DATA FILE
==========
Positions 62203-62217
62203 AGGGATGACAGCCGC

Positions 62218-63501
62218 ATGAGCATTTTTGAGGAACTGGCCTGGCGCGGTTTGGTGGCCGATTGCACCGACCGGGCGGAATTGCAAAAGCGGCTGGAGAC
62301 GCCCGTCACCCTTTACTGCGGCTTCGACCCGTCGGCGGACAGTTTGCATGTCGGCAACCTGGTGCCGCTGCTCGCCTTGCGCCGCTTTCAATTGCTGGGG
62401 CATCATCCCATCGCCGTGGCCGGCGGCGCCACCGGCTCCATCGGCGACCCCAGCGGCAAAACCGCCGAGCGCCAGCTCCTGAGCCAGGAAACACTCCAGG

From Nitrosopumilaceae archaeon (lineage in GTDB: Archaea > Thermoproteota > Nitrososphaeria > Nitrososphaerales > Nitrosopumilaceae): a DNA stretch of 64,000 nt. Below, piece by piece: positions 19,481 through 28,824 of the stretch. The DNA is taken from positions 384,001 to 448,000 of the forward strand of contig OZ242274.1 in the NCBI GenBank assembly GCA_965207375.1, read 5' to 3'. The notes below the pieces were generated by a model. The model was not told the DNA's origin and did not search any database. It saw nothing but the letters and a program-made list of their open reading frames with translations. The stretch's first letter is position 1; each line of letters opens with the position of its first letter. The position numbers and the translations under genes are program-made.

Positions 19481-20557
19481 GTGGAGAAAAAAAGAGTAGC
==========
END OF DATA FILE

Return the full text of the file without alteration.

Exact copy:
Positions 62203-62217
62203 AGGGATGACAGCCGC

Positions 62218-63501
62218 ATGAGCATTTTTGAGGAACTGGCCTGGCGCGGTTTGGTGGCCGATTGCACCGACCGGGCGGAATTGCAAAAGCGGCTGGAGAC
62301 GCCCGTCACCCTTTACTGCGGCTTCGACCCGTCGGCGGACAGTTTGCATGTCGGCAACCTGGTGCCGCTGCTCGCCTTGCGCCGCTTTCAATTGCTGGGG
62401 CATCATCCCATCGCCGTGGCCGGCGGCGCCACCGGCTCCATCGGCGACCCCAGCGGCAAAACCGCCGAGCGCCAGCTCCTGAGCCAGGAAACACTCCAGG

From Nitrosopumilaceae archaeon (lineage in GTDB: Archaea > Thermoproteota > Nitrososphaeria > Nitrososphaerales > Nitrosopumilaceae): a DNA stretch of 64,000 nt. Below, piece by piece: positions 19,481 through 28,824 of the stretch. The DNA is taken from positions 384,001 to 448,000 of the forward strand of contig OZ242274.1 in the NCBI GenBank assembly GCA_965207375.1, read 5' to 3'. The notes below the pieces were generated by a model. The model was not told the DNA's origin and did not search any database. It saw nothing but the letters and a program-made list of their open reading frames with translations. The stretch's first letter is position 1; each line of letters opens with the position of its first letter. The position numbers and the translations under genes are program-made.

Positions 19481-20557
19481 GTGGAGAAAAAAAGAGTAGC